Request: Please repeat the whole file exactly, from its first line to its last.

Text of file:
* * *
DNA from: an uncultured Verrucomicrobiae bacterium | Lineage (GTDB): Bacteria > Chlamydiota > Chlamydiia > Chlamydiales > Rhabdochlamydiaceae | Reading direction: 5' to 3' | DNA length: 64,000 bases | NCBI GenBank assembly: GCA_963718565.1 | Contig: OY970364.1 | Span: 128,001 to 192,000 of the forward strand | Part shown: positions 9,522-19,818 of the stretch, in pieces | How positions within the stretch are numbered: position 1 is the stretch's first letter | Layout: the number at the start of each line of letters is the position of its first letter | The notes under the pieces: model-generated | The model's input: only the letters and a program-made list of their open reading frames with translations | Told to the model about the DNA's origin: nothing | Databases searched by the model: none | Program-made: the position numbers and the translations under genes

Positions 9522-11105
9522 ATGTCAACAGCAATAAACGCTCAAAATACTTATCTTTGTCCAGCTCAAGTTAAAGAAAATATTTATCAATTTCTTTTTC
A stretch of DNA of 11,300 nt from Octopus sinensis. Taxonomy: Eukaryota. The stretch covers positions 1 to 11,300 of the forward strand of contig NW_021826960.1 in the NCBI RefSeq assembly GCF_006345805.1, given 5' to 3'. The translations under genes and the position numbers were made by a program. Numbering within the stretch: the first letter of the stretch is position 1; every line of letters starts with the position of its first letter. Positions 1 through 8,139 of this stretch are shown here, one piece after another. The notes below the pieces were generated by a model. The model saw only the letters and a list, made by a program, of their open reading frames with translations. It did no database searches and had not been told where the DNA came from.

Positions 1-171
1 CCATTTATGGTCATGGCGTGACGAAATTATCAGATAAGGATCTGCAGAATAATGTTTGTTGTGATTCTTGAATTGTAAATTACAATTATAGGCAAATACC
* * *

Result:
DNA from: an uncultured Verrucomicrobiae bacterium | Lineage (GTDB): Bacteria > Chlamydiota > Chlamydiia > Chlamydiales > Rhabdochlamydiaceae | Reading direction: 5' to 3' | DNA length: 64,000 bases | NCBI GenBank assembly: GCA_963718565.1 | Contig: OY970364.1 | Span: 128,001 to 192,000 of the forward strand | Part shown: positions 9,522-19,818 of the stretch, in pieces | How positions within the stretch are numbered: position 1 is the stretch's first letter | Layout: the number at the start of each line of letters is the position of its first letter | The notes under the pieces: model-generated | The model's input: only the letters and a program-made list of their open reading frames with translations | Told to the model about the DNA's origin: nothing | Databases searched by the model: none | Program-made: the position numbers and the translations under genes

Positions 9522-11105
9522 ATGTCAACAGCAATAAACGCTCAAAATACTTATCTTTGTCCAGCTCAAGTTAAAGAAAATATTTATCAATTTCTTTTTC
A stretch of DNA of 11,300 nt from Octopus sinensis. Taxonomy: Eukaryota. The stretch covers positions 1 to 11,300 of the forward strand of contig NW_021826960.1 in the NCBI RefSeq assembly GCF_006345805.1, given 5' to 3'. The translations under genes and the position numbers were made by a program. Numbering within the stretch: the first letter of the stretch is position 1; every line of letters starts with the position of its first letter. Positions 1 through 8,139 of this stretch are shown here, one piece after another. The notes below the pieces were generated by a model. The model saw only the letters and a list, made by a program, of their open reading frames with translations. It did no database searches and had not been told where the DNA came from.

Positions 1-171
1 CCATTTATGGTCATGGCGTGACGAAATTATCAGATAAGGATCTGCAGAATAATGTTTGTTGTGATTCTTGAATTGTAAATTACAATTATAGGCAAATACC